Thanks Stu for your advice. I am getting more and more confident as I do the application process.
How long does it usually take for the interview to appear in the application tracker? I had mine 10 days ago and it has yet to appear. Also, is it alright that I had my interview before I submitted part 1 of the application, or will it create some sort of glitch? (I have already submitted part 1, but this was done after I had my interview).
In response to Anonymous –
The interview often takes two or three weeks to show up in the application tracker. And it’s okay to have the interview before submitting any of the application.
Hi. Nice post. I presume this must be to counter ‘Ivy Edge’ Anxiety.
Q. Have contacted my EC way before November, but the interview has still not been scheduled. Will it be considered for Early Action or not?
To those who haven’t yet had their interview, this is definately good advice.
I met with my EC last week, and boy am I glad I decided to give him a call and schedule an interview.
I brought little more that a wee bit of nervousness and a piece of paper with a few questions on it, while he brought a few informational papers on MIT. I left with a sense of confidence and satisfaction.
We sat down and talked for about an hour, each of us talking equally about various subjects, ranging from the school itself to broader things including everything from hot rods to social relationships. It was really great because here was a complete stranger to me and here we were having a great, intuitive conversation.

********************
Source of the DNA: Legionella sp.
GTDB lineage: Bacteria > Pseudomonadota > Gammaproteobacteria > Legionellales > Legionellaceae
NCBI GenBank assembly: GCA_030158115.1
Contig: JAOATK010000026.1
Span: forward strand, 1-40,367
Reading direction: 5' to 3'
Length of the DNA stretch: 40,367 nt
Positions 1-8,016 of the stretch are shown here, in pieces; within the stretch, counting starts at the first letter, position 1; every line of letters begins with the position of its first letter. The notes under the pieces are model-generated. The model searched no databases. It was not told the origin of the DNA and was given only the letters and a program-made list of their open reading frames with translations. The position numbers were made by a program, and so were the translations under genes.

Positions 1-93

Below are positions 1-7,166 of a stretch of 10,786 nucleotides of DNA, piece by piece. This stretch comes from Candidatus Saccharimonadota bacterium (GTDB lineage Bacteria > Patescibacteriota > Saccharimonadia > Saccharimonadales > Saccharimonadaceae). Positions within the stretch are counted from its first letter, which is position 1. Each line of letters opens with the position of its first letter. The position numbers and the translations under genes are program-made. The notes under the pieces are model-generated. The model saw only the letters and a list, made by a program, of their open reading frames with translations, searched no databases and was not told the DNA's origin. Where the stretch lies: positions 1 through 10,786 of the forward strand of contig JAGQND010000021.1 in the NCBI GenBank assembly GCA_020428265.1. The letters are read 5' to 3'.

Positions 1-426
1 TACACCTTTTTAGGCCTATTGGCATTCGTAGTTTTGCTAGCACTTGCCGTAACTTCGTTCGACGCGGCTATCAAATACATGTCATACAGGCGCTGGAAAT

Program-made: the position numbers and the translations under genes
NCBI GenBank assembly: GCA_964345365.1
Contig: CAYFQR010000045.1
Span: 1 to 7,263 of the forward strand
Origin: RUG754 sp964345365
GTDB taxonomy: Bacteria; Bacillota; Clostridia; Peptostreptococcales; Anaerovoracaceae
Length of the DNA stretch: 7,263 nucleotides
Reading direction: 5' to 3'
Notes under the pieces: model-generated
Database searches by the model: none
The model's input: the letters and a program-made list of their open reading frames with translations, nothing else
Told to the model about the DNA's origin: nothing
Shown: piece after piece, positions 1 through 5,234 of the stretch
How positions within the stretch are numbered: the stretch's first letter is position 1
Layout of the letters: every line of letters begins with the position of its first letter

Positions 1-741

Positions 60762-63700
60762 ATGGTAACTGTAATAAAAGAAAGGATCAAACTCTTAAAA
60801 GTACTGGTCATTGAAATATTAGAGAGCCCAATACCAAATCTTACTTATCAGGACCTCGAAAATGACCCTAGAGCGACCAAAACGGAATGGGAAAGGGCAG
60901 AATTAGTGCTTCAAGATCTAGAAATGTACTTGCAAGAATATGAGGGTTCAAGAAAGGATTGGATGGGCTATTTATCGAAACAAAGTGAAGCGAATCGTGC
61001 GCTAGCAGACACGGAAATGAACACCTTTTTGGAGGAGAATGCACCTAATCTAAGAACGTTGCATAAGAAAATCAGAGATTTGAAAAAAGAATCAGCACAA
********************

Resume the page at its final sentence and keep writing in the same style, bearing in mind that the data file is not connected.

I would like to thank the MIT admissions team for having the Educational Counselor program; it provides a way for MIT to really see who you are, without having to transpose your soul on to paper.
I have already had my interview (since I am applying early action). However, I love the advice, and I think that I can truly say that I came across as ME during the interview. It is nice to hear confirmation that my passions and interests don’t need to be changed for them to be of interest at MIT.
Have contacted him repeatedly. He asked for some stuff (ie a few lines about me) by mail which I sent him and then later as I spoke to him he hadn’t recieved it. over the past month have repeatedly contacted him and 2-3 days ago he said that he had recieved the mail I had sent express, more than 1.5 weeks before. Now am waiting for him to contact me and am unsure of whether or not it will be seen for my EA application that I sent in!
I had my interview almost 3-4 weeks ago and my status is not checked off for the interview =.
My interview hasn’t been checked off either.
My interviewer put me on the spot though and asked me why I wasn’t applying to another school since I was into music….
I know its too late. I came across the whole thing on November, 17 and created myMIT id rightaway.
But the last day for scheduling the interview is December 1 and I have neither sat for SAT nor ToEFL. I don’t even have any information about obtaining the visa.
I would like to pursue Electronics or Computer Engineering.